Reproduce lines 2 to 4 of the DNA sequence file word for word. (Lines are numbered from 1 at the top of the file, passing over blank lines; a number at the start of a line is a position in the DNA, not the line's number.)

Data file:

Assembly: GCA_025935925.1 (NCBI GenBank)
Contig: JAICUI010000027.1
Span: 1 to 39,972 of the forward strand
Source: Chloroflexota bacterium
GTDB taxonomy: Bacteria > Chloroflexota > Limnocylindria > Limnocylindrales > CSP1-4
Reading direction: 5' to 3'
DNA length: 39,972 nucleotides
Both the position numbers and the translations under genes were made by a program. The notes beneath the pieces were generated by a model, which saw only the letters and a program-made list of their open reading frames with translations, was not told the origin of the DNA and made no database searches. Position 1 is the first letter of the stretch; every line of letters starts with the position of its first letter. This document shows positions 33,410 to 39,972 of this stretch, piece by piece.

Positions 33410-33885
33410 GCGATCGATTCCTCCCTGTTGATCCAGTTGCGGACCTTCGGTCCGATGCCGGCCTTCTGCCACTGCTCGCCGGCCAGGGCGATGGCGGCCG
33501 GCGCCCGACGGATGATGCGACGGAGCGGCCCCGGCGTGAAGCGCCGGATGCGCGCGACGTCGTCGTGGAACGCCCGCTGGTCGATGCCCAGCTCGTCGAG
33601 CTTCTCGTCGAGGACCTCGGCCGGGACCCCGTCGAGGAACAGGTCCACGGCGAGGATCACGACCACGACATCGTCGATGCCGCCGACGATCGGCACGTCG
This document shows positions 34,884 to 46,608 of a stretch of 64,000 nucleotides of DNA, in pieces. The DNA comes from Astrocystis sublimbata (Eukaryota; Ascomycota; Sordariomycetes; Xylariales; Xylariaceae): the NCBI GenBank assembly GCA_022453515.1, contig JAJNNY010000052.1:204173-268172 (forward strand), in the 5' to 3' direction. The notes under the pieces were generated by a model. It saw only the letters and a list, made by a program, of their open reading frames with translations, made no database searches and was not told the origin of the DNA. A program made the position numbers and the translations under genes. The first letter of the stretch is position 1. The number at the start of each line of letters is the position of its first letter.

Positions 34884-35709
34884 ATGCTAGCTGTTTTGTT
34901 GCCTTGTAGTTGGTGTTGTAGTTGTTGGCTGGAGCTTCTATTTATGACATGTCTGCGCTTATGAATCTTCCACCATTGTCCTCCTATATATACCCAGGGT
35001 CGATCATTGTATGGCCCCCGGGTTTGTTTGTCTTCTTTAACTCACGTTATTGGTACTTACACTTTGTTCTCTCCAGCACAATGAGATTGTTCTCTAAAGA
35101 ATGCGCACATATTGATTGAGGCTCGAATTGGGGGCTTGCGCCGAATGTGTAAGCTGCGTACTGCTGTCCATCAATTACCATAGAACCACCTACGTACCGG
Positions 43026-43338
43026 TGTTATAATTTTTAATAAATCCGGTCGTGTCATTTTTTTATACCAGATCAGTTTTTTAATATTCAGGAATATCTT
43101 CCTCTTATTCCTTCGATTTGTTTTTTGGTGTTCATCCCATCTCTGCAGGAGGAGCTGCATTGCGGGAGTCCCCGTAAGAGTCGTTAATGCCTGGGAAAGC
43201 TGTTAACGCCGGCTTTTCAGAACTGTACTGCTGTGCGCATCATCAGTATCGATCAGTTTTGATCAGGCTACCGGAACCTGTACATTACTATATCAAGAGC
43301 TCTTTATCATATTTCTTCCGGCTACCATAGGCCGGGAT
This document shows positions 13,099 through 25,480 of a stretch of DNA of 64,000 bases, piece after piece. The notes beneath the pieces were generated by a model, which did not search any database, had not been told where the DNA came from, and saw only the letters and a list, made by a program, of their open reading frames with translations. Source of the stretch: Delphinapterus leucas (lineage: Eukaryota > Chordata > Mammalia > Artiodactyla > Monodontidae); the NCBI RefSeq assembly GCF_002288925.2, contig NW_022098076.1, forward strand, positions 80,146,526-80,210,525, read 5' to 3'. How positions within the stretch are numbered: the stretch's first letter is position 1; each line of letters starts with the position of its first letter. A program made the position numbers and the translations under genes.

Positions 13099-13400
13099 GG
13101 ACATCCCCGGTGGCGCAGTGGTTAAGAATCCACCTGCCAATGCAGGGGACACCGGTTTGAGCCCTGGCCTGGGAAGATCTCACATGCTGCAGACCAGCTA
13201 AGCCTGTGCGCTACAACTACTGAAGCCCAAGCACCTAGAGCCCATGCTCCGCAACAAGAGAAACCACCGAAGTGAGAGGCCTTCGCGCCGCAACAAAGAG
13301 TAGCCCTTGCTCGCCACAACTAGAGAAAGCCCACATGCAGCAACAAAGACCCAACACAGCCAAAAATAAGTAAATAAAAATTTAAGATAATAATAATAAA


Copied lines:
Contig: JAICUI010000027.1
Span: 1 to 39,972 of the forward strand
Source: Chloroflexota bacterium